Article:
Hi @SiLowe. Please keep in mind that these are daily leveraged ETPs. This means that longer holding periods can lead to some whacky performance if there’s no trend - due to what’s called the compounding effect.
I’ve been away last few weeks, but will be glad to share the new list once the ETPs are available for trading on the platform. I’ve asked the T212 team to add them today, so they should be live in the next few days.
Sure. As usual, the new ETPs all track existing instruments - just with leverage or short exposure.
Leveraged ETPs: We buy the underlying instruments to make sure the leveraged exposure is fully backed. Example: For $1M worth of 3x NIO ETP issued, LS (Leverage Shares) buys $3M worth of NIO stock to be held as collateral. The added financing for the purchase of the underlying instruments (margin loan) is provided by IBKR.
Inverse ETPs: LS simply shorts the underlying instrument(s) and holds cash as collateral. Pretty simple. No swaps, no derivatives, no futures contracts.
Hi @sedah - COIN stock gapped up >33.33% at US open on the 4th of August, rendering -3x Short Coinbase ETP worthless. You’re right - there is a mechanism to curtail the chances of the product going to 0 - unfortunately the stop-loss mechanism cannot be triggered outside of ETP trading hours.
The ETP will be delisted in the upcoming week(s) and investors will be compensated with approximately $0.10 per ETP held (minimum redemption amount). There will be an official notice published on the site of London Stock Exchange shortly.
Not being rude here, but you understand what you’ve bought right? You need the price to go down, if the price spikes upwards in a volatile manner ALL of the derivatives within that ETP become essentially worthless, when something becomes worthless it can no longer trade and thus is delisted. It’s like an ETP form of bankruptcy.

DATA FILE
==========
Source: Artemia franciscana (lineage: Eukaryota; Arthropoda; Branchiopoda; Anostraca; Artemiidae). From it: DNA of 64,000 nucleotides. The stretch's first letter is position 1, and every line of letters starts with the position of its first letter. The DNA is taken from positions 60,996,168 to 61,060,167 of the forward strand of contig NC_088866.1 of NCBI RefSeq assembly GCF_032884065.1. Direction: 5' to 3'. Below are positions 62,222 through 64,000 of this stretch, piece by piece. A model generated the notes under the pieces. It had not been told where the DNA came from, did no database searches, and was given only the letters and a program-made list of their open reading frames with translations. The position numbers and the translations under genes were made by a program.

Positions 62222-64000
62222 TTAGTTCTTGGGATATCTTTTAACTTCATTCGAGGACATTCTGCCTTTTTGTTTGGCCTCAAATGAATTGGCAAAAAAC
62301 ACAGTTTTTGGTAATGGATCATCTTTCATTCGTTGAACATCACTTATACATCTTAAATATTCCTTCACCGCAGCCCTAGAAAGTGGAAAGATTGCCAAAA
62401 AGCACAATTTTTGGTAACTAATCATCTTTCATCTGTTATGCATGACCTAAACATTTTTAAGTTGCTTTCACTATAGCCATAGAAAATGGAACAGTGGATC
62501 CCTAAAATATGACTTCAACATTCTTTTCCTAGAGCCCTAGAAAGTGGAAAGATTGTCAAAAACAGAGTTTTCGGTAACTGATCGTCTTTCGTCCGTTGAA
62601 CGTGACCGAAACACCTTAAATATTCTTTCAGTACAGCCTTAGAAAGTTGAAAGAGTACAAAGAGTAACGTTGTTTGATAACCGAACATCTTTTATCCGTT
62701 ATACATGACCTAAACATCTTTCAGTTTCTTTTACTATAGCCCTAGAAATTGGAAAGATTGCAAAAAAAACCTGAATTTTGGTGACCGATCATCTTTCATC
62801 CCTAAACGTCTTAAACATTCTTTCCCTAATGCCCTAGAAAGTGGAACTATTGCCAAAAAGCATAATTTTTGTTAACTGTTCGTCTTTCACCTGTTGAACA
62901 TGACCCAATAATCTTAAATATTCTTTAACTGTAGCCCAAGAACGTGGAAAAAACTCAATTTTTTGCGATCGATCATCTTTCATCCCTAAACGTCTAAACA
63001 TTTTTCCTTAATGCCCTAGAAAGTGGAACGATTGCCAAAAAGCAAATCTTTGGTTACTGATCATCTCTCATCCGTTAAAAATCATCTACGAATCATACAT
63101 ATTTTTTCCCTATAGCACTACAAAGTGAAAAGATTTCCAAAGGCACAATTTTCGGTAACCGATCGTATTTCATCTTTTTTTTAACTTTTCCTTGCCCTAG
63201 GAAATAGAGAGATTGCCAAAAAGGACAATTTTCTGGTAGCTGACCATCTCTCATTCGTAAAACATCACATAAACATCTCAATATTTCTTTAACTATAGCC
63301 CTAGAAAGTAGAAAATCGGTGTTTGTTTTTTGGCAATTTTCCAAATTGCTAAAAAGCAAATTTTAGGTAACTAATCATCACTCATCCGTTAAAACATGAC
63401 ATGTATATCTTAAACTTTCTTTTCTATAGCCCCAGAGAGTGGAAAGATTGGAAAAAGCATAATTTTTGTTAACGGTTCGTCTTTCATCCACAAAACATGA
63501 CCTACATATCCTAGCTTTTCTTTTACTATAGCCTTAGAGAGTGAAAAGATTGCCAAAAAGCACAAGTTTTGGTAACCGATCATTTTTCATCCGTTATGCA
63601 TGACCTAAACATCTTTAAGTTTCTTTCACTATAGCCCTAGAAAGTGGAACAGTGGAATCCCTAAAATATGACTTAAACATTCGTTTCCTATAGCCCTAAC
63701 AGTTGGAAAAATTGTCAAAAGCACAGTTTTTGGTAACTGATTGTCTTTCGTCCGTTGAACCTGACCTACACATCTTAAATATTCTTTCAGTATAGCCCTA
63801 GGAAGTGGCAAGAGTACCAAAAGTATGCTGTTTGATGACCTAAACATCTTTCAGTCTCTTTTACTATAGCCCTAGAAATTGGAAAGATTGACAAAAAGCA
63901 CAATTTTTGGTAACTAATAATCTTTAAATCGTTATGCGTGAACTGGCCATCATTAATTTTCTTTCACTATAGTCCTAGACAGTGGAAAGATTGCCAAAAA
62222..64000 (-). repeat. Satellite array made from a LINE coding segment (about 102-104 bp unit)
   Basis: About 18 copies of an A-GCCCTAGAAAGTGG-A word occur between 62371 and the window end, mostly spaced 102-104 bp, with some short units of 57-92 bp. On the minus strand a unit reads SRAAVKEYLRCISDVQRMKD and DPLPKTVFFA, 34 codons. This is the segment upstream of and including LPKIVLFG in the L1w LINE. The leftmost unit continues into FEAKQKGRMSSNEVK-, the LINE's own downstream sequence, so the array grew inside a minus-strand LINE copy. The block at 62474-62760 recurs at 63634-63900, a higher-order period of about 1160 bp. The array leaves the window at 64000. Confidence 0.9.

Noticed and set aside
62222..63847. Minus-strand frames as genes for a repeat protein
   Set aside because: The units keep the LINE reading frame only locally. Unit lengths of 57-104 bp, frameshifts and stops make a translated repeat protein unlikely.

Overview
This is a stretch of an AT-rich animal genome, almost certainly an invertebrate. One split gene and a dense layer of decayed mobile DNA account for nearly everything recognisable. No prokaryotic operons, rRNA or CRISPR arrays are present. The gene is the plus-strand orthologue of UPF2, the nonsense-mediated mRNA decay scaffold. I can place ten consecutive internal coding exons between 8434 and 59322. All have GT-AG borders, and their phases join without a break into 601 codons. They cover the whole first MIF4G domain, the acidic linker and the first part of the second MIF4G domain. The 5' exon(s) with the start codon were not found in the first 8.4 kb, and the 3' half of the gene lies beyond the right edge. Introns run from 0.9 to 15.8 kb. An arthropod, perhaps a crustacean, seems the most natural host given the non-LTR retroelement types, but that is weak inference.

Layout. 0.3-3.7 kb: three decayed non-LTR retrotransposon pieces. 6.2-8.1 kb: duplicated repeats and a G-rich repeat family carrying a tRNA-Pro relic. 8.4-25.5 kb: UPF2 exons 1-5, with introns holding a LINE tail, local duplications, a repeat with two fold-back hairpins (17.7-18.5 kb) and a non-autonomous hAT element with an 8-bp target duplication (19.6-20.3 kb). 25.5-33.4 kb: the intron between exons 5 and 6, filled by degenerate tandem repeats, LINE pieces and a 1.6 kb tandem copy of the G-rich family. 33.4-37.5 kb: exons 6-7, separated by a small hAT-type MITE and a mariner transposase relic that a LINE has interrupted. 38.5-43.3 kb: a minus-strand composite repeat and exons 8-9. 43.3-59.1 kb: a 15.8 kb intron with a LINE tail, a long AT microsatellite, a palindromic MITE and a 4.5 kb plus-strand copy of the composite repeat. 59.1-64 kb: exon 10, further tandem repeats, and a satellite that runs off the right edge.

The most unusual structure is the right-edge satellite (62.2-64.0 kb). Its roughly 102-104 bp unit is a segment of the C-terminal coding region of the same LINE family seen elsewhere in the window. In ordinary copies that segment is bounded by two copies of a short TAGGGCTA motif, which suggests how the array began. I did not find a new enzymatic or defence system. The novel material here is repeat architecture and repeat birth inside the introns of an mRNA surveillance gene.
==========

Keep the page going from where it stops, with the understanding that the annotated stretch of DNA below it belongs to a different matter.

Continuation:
Not a definite answer here, but maybe some pointers.
For one, this is indeed an extremely volatile product, although as you’ve pointed out, the underlying movement hasn’t been that extreme.
Secondly, these products are assisted by a sponsoring bank, acting as a Market Maker; in order to insure that the product trades around its supposed underlying NAV, the MM has standing orders on the trading book a little above and a little below the NAV.
But the range between these orders is rather wide, in part to allow genuine trades between people in a rather illiquid market, and in part for risk management on the part of the MM.
What I believe happened, you’ve bought the instrument with a Market order, and got the MM’s selling price (above the NAV). Then sold with a Market order, and also got the MM’s price (below NAV).
(Edit: Yes, i use the term NAV very loosely here. Of course talking about the reference index.)
In the transaction details, you will notice it reads “Over the Counter (OTC)”.
This means T212 was your counter party, the order never reached the exchange; and was filled at the closest trading book order (you got the price you would have gotten on the exchange, but your counter party was T212).
T212 keeps a buffer of shares to honor most of the trades internally, which they fill at the exchange’s prices, to avoid paying commission on posting these orders. This is pretty much the only way they can afford commission free trading.
If you issue big orders, especially on unpopular products, you may see your order being split in 2; a first one, OTC, honored by T212. Then the 2nd one would be executed on the exchange.
Not entirely sure about Limit orders; I’ve heard some complaints around here that T212 does not post it on the exchange until it reaches close to the limit price; if it were the case, they also could internalize the transaction as well.